Writing Effective Presentations
If you want to get something done in business, whether it is to sell something, or otherwise get your way, you will probably find yourself in a personal meeting. Here you will be expected to state your case in a way that helps you, but also to respect the time and intelligent of the decision makers who are listening to you.
For this reason, one of the most important writing skills that you can develop is the ability to create an effective presentation. These days many presentations are developed in MicroSoft Powerpoint, which means that software helps you present and design your presentation. While graphics are important, the key skills in creating an effective presentation are planning and writing. PowerPoint just makes it faster and easier to give your presentation.
Presentation Writing is a special skill
Presentation writing is very different from writing an ad, or a brochure or a newsletter. With a presentation you are not going to write something, have it designed and printed and send it out to thousands of prospects. Instead you are using your presentation to help you make a direct address to a room filled with people you have to convince. You may hand out a presentation “deck” to support your talk, or you may use technology to have your computer project your presentation on a large screen. But your job is to deliver a powerful message to a small audience. This is where you need to start working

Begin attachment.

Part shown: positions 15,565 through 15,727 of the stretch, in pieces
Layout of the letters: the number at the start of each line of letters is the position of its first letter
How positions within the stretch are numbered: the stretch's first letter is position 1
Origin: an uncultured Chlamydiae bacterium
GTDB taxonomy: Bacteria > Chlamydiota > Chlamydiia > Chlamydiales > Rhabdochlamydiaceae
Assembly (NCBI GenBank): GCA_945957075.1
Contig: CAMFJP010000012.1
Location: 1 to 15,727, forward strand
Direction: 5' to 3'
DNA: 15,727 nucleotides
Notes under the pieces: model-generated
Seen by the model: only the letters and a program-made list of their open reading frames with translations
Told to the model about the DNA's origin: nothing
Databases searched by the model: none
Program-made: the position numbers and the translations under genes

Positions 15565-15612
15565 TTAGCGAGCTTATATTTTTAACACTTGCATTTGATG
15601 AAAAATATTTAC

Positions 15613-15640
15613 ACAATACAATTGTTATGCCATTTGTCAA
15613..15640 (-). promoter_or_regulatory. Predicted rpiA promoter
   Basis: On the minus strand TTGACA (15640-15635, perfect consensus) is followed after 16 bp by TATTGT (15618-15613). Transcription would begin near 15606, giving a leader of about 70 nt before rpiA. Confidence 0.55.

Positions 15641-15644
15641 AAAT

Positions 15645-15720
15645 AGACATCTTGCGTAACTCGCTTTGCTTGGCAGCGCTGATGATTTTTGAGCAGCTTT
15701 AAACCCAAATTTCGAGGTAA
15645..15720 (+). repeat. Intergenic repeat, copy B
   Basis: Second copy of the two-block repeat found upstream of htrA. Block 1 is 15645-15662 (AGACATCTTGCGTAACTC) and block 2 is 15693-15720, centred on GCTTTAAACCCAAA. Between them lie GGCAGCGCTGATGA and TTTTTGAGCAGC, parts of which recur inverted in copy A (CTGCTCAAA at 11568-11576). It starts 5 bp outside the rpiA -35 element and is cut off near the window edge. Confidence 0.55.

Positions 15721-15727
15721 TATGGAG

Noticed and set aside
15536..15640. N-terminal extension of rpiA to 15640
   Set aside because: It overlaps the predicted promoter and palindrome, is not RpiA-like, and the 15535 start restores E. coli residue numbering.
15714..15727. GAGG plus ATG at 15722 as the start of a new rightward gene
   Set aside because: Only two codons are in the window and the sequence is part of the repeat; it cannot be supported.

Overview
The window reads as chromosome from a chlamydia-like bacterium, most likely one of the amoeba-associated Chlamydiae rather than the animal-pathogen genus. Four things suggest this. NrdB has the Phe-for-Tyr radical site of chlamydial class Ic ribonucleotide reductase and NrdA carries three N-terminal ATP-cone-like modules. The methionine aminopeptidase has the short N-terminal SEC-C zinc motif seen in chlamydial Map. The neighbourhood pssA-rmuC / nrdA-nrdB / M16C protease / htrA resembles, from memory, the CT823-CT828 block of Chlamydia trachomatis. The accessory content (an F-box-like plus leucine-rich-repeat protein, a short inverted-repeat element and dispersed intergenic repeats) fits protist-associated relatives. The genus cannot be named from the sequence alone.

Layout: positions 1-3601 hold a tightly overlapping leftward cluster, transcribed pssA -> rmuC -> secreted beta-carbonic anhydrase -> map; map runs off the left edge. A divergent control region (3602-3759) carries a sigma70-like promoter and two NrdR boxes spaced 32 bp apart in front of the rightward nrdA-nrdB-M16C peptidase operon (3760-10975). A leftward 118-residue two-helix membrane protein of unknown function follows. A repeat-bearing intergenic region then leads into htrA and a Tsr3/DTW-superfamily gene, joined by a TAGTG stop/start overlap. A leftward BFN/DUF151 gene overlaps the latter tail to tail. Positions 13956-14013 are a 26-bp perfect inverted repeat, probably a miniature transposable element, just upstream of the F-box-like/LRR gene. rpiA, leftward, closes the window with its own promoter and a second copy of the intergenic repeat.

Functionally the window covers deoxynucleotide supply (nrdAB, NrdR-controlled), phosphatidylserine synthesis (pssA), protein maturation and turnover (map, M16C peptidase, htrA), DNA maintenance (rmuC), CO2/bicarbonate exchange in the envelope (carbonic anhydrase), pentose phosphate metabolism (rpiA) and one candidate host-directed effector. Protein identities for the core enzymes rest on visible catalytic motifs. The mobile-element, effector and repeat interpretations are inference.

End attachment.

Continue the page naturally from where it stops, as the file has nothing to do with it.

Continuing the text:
Know Your Audience
If you have scheduled a presentation you will know who will be attending. Think about who they are and what issues are important to them. If you are giving a technical presentation to sell advanced hardware or software, think about you’re your product will make life easier for your audience. On the other hand, if you are talking to top management about the same product, you may want to talk about how your product can save them time and money. Focus on the level of the audience so you can use appropriate words to reach them. For a technical audience you can confidently use technical words, for a general or management audience you may want to define terms.
Know Exactly What You Want To Say
A good presentation should be no longer than 15 or 20 minutes. Remember a presentation is not a lecture or a sermon. Your purpose is to persuade so it is important that keep interest high throughout. The best way to do this is start with a strong point of view and stay on target from start to finish. Suggestion: start your preparation by writing the objective in as few words as possible. Then focus on what you wrote and begin putting together your presentation so that every point you make moves you toward your objective. Example: If “We must open a new location in Peoria” is your objective, your presentation will show the potential of the Peoria market, the viability of your product mix for the Peoria market, the progress of your competition in Peoria and the potential profits you can expect by doing business in Peoria.
Open with a Strong Headline that Points the Way